Dawn in St. Petersburg Harbor
Dawn in St. Petersburg Harbor
Landscape photographers tend to be a sad lot.  They are in bed once there is no longer any usable light so they can be up prowling around before dawn to catch the first light of day. One of the things I love about cruise ships is they often arrive in port early in the morning and, given the height of the decks, the ship makes an excellent shooting platform providing a perspective that is often not possible to catch from ground level.  I love how silently such a large vessel glides slowly into port as if it was floating on air rather than plying its way through water.  Every chance we get we are out on deck or our balcony to be part of the majestic arrival of our ship.  There is no other means of transportation that is as slow and silent as the arrival of a ship in port and this is one of the reasons we love the experience so much - there is a slow motion dignity to this means of transport that is missing in our usual frenetic transit from place to place.

Landscape photographers work hard to avoid shooting into the sun on a regular basis as it can, without filters and careful consideration, wash out colors and make the correct capture of highlights and shadows almost impossible.  If you are willing to shoot at dawn or dusk when the sky is often saturated with color, shooting into the sun can create dramatic images. 

The silhouetted industrial cranes to the left were shot about 5:30am as we arrived in the harbor at St. Petersburg, Russia.  The shot was directly into the sun and I knew that by exposing for the sky I would get the orange light of  morning and the shadows would block up giving only the outlines of the cranes.  This also served to hide most of the industrial detritus scattered around this working port. 

Silhouettes work for the same reason that black and white images do - they strip away most of the color and let the viewer focus on the shapes and forms in the image.  The cranes stand out against the orange sky as there is very little additional detail in the image.  If this had been shot in the cold light of day, the cranes would just be part of the industrial machinery on display in port.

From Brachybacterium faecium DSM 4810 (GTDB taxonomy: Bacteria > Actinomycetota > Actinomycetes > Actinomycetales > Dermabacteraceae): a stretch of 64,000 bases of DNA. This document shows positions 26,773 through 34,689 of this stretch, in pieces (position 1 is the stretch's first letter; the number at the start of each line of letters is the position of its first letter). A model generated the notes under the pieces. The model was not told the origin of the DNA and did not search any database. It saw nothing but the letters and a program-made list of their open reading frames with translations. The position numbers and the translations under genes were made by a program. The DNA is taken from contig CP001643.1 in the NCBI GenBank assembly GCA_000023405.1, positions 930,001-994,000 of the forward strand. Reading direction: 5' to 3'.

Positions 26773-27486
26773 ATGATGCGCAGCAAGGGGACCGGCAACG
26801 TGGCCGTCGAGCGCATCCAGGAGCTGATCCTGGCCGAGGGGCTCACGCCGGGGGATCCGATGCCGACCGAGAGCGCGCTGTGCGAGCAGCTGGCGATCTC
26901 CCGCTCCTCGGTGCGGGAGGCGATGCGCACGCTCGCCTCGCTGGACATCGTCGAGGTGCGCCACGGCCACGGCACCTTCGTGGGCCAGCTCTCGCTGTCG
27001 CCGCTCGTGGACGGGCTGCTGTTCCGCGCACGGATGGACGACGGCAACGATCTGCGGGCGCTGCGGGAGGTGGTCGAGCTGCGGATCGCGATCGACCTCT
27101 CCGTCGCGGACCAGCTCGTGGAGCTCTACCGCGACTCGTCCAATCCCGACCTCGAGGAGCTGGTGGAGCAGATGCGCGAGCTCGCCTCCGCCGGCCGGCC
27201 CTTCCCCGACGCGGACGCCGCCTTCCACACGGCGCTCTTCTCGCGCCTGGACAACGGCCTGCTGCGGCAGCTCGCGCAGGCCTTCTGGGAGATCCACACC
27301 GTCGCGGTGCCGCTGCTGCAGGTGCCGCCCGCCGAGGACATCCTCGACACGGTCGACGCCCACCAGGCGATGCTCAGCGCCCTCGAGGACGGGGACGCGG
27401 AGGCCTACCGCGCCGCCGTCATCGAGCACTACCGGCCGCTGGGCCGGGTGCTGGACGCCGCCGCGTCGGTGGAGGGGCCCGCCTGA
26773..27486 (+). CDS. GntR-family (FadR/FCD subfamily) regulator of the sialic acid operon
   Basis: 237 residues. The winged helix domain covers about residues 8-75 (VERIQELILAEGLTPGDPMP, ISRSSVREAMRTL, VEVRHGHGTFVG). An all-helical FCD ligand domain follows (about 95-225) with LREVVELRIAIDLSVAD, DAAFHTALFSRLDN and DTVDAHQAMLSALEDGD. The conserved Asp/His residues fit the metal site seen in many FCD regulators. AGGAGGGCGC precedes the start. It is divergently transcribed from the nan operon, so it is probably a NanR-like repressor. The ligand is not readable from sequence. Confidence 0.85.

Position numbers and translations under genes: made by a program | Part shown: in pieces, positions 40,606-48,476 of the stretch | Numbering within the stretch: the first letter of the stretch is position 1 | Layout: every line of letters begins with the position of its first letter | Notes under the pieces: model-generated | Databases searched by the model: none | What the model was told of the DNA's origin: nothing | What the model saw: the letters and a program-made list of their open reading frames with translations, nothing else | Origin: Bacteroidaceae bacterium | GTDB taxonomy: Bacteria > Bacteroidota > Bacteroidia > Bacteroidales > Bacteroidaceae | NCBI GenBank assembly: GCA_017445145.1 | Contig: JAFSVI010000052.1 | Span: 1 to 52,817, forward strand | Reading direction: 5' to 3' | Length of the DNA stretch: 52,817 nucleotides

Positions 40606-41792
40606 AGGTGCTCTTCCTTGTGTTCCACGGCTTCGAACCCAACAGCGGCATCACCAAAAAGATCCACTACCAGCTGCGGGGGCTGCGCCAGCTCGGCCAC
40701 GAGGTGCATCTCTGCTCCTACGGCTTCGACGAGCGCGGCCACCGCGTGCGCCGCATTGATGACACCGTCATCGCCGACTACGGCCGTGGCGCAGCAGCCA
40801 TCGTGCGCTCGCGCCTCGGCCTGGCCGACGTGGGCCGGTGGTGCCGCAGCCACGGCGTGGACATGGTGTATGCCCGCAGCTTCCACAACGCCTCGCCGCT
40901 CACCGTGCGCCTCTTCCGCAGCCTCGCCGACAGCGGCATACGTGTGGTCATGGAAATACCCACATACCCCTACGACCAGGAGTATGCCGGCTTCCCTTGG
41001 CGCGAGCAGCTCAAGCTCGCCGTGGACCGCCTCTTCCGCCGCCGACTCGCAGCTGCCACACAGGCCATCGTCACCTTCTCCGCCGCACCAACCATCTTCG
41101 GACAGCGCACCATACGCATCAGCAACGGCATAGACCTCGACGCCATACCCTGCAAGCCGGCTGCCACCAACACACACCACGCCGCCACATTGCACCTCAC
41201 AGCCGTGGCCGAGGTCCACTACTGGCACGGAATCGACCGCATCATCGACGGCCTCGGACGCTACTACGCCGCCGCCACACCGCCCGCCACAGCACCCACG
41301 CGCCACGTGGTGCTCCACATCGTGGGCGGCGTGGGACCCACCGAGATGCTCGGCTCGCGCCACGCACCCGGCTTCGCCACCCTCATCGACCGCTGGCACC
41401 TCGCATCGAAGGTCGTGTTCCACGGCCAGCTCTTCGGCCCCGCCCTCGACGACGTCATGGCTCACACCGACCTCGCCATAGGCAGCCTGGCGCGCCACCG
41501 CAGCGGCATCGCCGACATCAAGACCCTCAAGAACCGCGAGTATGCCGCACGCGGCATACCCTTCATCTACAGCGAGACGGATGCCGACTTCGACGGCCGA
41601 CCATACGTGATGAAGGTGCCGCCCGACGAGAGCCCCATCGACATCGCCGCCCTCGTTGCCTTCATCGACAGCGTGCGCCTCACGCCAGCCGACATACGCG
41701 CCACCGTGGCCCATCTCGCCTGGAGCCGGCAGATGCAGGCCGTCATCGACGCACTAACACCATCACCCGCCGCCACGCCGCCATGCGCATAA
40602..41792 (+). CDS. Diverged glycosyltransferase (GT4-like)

Kids at the Aquarium
Kids at the Aquarium
While you can't see the sun directly in this image, the light blue behind the aquarium glass is the result of sunlight on the water's surface.  Once again, by exposing for the lightest part of the image, the darker parts become silhouetted and there is a distinct loss of details in the children.  This draws the viewer's attention to the Beluga Whale in the background and the children's arms pointed towards the whale.

This silhouette technique is relatively easy to achieve with most cameras as you simply let the camera go about its usual work when you point it at something bright - it will properly expose the brightest part of the image and throw the rest into shadow.  Sometimes you may have to brace you camera against something solid because the light, even in the brightest part of the image, can be quite dim.  Avoid the "shakes" by bumping up your ISO or finding something solid to steady the camera on.

 


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